Lucien Whiting Powell (1846-1930)

Lucien Whiting Powell, Landscape Artist, of Washington D.C.

Associated Houses

Henderson Castle


He was born at Levinworth Manor near Upperville, Virginia, a great-grandson of U.S. Congressman and the founder of Middleburg, Col. Leven Powell. He was interested in art from an early age and yet despite a leg injury that necessitated that he walk with a cane all his life, from 1863 to 1865 he joined his brothers to fight for Fitzhugh Lee's 11th Virginia Cavalry as a wagoneer and water boy. At the end of the war, his mother sent him to study with Thomas Moran (famous for his Turner-esque landscapes of the American West) at the Pennsylvania Academy of the Fine Arts. Moran encouraged him to travel to Europe and in 1876 he studied Turner at the National Gallery in London. He travelled for several years visiting Rome and Paris, and spending two years in Venice where he, "made a deep study of the light and shade effects in Venetian scenery". Venice remained one of his three chief subjects, the others being the Grand Canyon that he visited with the U.S. Geological Survey in 1901, and the Holy Land.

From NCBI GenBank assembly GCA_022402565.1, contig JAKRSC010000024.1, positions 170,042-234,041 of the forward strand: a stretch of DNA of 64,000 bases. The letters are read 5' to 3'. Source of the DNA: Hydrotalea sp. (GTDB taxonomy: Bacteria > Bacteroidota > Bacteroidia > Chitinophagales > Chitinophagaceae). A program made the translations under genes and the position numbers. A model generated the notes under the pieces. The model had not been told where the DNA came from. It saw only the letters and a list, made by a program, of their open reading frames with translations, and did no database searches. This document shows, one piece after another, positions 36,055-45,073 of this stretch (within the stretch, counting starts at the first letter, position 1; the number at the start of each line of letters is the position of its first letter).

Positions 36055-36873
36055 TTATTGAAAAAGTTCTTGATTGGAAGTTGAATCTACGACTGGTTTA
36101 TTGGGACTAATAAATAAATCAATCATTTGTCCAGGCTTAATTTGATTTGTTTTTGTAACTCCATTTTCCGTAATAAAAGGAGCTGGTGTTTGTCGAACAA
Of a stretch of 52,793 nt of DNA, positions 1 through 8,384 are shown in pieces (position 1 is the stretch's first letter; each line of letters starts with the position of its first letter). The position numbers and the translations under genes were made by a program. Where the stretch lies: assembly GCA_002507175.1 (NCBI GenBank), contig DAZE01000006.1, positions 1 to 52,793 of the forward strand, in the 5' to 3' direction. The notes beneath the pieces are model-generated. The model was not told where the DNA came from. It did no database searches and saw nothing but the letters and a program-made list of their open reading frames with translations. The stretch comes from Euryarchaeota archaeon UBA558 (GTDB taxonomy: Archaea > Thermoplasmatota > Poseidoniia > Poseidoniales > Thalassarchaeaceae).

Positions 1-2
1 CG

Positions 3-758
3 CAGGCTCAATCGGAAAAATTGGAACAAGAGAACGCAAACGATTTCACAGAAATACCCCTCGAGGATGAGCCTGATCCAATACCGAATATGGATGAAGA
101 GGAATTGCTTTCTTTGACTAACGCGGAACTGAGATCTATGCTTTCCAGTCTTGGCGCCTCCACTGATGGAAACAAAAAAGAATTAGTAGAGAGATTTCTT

In 1880, he married "Nan" Fitzhugh (a scion of another old Virginian family) and they settled in Washington D.C. in 1885. At the turn of the century, his work was seen in a gallery by Mrs John B. Henderson (the ambitious wife of the former Senator from Missouri) who gave him her patronage. She helped get his name known and paid for his travels, notably to the Holy Land in 1910. She also built him a studio at Henderson Castle and bought over 200 of his paintings. His landscapes became widely collected and exhibited at local and national art exhibitions as well as being lauded in the regional press. His works feature in the private collections of Franklin D. Roosevelt, J. Edgar Hoover etc. By 1922, it was said that his paintings were, "in more homes (in the Washington area) than the work of any other one painter". He continued to work into old age, "retaining a vigor and clarity of mind that made him one of the wonders of Washington".
Contributed by Mark Meredith on 20/05/2021 and last updated on 20/05/2021.